The retirement security of millions of Americans is dependent on Social Security, the cornerstone retirement program in the United States.
Gallup’s survey data from the past two decades shows that between 80% and 90% of retirees today rely on Social Security income to make ends meet. Because of this reliance, it’s crucial to learn all you can about maximizing your Social Security payments.
In this post, we’ll look at the four main factors that go into calculating your Social Security benefit and discuss the ideal claiming age based on extensive statistical analysis.
The Four Elements of Your Social Security Benefit:
Understanding the four main factors that influence your Social Security payout is essential before digging into the optimal claiming age.
- Earnings history: The more you earn, up to a certain maximum taxable earnings cap, the larger your Social Security benefit.
- Work history: Social Security calculates your monthly payout based on your 35 highest-earning, inflation-adjusted years. Thus, you need a minimum of 35 years of work to maximize your benefit.
- Full retirement age: Your full retirement age varies based on your birth year and represents the age at which you become eligible to receive 100% of your retired-worker benefit.
- Claiming age: You can begin receiving your Social Security benefit as early as age 62, but your monthly payout increases for each year you delay, up to age 70.
The Crucial Decision: Age 62, 66, or 70?
Your health, marital status, and financial condition are just a few of the variables to consider when deciding when to start receiving your Social Security payment. Let’s look at the pros and cons of filing at 62, 66, and 70 years old:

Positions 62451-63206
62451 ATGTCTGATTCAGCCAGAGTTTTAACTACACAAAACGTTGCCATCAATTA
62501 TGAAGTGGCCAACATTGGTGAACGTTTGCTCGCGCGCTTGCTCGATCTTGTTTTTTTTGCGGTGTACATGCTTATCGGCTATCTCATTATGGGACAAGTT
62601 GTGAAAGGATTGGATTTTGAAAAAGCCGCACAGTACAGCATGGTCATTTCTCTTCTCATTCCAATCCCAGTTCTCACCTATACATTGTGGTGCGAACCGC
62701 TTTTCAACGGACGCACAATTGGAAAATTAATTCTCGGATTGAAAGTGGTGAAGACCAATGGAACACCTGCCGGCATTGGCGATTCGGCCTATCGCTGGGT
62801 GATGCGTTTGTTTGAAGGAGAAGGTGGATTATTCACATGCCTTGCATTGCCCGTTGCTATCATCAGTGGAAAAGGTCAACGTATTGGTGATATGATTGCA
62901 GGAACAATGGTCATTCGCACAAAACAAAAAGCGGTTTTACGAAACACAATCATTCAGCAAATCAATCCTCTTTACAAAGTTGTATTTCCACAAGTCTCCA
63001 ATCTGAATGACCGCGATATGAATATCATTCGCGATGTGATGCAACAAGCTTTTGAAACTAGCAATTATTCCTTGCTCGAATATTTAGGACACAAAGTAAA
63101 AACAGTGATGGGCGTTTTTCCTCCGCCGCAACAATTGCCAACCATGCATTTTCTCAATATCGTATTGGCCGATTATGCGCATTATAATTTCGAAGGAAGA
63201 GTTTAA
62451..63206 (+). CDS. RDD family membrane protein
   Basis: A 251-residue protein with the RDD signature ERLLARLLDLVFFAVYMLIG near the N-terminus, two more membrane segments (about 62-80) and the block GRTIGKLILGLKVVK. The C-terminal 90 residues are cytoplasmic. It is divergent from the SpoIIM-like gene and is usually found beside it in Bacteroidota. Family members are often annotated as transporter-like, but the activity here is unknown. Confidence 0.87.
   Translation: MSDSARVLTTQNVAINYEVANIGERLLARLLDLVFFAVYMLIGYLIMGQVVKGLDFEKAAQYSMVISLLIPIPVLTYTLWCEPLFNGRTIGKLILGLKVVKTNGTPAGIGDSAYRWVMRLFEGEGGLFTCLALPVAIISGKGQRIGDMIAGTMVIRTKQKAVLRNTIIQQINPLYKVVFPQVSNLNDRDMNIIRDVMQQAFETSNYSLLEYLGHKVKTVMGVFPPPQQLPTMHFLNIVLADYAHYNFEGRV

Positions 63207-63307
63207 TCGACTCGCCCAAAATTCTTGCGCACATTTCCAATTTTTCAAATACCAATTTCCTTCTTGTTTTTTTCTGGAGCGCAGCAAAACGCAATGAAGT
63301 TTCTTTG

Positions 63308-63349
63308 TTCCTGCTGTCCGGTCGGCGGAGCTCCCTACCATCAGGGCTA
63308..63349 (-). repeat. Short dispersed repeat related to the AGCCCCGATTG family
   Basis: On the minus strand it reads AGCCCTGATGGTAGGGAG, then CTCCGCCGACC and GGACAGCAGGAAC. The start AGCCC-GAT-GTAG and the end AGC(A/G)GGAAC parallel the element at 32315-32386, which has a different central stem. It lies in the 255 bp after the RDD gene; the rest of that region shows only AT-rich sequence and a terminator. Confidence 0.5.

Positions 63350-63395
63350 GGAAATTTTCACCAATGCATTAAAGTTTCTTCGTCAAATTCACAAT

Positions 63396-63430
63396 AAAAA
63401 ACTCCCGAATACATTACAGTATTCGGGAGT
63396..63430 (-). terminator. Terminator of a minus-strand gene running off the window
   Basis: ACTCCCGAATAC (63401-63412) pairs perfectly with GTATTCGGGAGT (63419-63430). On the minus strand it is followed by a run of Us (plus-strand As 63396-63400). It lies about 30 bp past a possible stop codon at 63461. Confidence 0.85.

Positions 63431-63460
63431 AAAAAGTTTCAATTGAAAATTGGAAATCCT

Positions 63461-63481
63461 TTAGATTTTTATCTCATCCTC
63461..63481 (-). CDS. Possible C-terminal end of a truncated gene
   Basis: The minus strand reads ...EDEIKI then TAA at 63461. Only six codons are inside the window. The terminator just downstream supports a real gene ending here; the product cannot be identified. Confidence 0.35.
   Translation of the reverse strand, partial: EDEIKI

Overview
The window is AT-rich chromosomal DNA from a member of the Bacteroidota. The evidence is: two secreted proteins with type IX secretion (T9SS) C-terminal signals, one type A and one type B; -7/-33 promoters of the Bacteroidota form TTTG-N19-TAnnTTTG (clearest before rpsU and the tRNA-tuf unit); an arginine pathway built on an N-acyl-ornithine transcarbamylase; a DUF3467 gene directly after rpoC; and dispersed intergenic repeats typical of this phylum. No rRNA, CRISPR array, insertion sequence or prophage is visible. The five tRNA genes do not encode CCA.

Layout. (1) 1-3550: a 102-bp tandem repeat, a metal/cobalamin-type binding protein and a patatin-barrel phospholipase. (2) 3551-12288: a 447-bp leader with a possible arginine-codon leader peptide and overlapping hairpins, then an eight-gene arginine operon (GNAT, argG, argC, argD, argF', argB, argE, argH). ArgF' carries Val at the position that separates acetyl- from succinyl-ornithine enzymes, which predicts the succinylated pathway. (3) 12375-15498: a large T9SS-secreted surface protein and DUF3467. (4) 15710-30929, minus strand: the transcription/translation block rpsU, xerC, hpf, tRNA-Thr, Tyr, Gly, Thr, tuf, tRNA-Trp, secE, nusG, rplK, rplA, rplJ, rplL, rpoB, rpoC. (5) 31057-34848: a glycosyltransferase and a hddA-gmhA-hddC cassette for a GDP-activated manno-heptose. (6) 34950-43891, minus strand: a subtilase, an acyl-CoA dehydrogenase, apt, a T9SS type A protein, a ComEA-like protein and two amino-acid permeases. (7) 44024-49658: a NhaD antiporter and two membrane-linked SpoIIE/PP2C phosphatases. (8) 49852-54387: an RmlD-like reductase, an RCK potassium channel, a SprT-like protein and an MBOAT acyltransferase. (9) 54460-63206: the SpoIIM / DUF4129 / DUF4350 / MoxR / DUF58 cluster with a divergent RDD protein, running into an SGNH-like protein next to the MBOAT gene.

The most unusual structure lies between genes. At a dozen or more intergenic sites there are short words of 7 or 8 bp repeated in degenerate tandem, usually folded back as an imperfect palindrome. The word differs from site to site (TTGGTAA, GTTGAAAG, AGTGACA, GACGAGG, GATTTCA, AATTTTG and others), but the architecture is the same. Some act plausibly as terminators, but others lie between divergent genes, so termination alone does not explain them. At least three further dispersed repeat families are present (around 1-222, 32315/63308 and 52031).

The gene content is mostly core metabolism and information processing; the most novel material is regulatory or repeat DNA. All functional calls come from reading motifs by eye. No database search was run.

|Birth Year||Age 62||Age 63||Age 64||Age 65||Age 66||Age 67||Age 68||Age 69||Age 70|
|1960 or later||70%||75%||80%||86.7%||93.3%||100%||108%||116%||124%|
- Age 62: Making an early claim at age 62 gives you access to your money sooner, which might be helpful if you have a chronic health condition that reduces your life expectancy. However, by making this decision, your monthly payout will be permanently lowered by 25% to 30% and you will be subject to the retirement earnings test.
- Age 66: For individuals born in the years following 1955, the full retirement age is 66. To receive nearly 100% of your full retired worker pension, you must wait until you reach this age. But if you live over 80, you may have missed out on some financial opportunities.
- Age 70: There is a 24%-32% boost in payout if you wait to file for benefits until age 70 as opposed to your full retirement age. The trade-off is that you won’t be able to collect for eight more years, which means that your lifetime payout can be reduced if you don’t make it to your 80s.
The Data-Driven Answer
United Income analyzed data from over 20,000 beneficiaries of retired workers to determine the optimum claiming age. The purpose of this research was to determine the age at which one receives the greatest amount of Social Security payments over their lifetime.
The findings were illuminating:
- Only 4% of the 20,000 claims examined were found to be ideal, suggesting that most recipients were not getting every dollar they were entitled to.
- The majority of retirees (57%) found that their lifetime benefits were at their highest around age 70. Only a small fraction of claimants found that 66 was the ideal age, with 62 coming in a close second.
- In descending order, the four best claiming ages were (70), (67), (69), and (68). More than eighty percent of the claims analyzed would have yielded higher lifetime income had the claim been made later.
Factors to Consider
Despite evidence suggesting that claiming at age 70 is the best option for maximizing lifetime benefits, doing so remains difficult. Uncertain life expectancy and false beliefs about the long-term financial viability of Social Security can affect choices.
The best retirement plan is one that takes into account each individual’s unique set of circumstances, such as their financial standing, marital status, and general health.
Even yet, it’s important to recognize that many retirees could have increased their lifetime Social Security income by waiting to collect benefits.